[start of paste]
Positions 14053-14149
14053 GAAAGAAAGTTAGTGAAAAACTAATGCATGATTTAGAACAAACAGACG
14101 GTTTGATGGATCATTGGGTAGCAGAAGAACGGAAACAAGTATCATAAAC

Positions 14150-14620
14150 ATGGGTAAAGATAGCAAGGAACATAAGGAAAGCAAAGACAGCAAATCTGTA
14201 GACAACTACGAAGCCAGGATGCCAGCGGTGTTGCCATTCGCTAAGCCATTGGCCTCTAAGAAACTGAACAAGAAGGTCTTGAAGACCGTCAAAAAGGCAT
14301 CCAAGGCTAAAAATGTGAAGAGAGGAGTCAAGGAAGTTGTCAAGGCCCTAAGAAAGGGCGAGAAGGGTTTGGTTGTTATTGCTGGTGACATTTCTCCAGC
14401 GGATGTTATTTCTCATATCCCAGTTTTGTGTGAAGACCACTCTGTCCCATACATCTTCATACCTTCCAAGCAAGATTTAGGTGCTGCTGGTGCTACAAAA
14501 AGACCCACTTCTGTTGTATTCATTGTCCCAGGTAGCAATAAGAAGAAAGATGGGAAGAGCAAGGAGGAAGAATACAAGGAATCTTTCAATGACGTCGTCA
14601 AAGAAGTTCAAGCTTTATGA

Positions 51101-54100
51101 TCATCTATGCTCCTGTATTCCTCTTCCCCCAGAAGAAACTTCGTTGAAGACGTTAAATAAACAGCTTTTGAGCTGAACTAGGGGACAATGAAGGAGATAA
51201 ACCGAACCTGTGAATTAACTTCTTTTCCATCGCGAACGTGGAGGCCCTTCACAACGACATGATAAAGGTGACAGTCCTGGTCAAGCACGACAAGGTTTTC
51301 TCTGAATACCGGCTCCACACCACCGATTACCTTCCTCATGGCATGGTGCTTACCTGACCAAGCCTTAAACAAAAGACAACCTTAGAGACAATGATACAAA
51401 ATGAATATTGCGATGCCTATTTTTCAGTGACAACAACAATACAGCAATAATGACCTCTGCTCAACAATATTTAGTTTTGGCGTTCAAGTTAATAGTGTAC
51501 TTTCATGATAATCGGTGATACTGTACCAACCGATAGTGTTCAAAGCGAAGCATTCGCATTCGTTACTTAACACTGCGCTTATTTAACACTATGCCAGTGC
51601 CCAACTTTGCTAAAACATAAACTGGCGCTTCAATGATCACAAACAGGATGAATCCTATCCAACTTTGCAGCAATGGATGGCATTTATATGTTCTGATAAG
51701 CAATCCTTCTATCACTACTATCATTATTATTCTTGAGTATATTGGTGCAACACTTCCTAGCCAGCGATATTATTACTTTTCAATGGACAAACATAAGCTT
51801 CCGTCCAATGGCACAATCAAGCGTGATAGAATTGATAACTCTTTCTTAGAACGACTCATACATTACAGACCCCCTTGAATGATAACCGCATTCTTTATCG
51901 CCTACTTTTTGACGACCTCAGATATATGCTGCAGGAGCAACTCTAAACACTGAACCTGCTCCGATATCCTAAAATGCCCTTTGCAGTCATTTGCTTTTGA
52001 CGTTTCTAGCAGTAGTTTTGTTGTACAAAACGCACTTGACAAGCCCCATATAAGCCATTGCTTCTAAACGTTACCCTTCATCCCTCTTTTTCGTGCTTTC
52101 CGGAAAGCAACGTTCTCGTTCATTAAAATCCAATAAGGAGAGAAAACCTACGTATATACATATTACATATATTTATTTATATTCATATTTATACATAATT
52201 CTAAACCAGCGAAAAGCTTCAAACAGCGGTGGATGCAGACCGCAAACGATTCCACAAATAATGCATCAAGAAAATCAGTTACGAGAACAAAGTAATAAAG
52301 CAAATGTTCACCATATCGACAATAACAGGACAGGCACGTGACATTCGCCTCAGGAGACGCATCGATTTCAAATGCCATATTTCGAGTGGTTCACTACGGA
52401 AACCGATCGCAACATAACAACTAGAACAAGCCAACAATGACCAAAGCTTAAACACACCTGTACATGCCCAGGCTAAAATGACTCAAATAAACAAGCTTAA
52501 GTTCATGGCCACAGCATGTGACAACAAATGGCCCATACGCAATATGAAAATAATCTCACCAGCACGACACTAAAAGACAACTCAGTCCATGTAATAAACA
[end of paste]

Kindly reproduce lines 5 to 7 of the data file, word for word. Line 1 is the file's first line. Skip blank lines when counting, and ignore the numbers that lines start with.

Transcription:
14150 ATGGGTAAAGATAGCAAGGAACATAAGGAAAGCAAAGACAGCAAATCTGTA
14201 GACAACTACGAAGCCAGGATGCCAGCGGTGTTGCCATTCGCTAAGCCATTGGCCTCTAAGAAACTGAACAAGAAGGTCTTGAAGACCGTCAAAAAGGCAT
14301 CCAAGGCTAAAAATGTGAAGAGAGGAGTCAAGGAAGTTGTCAAGGCCCTAAGAAAGGGCGAGAAGGGTTTGGTTGTTATTGCTGGTGACATTTCTCCAGC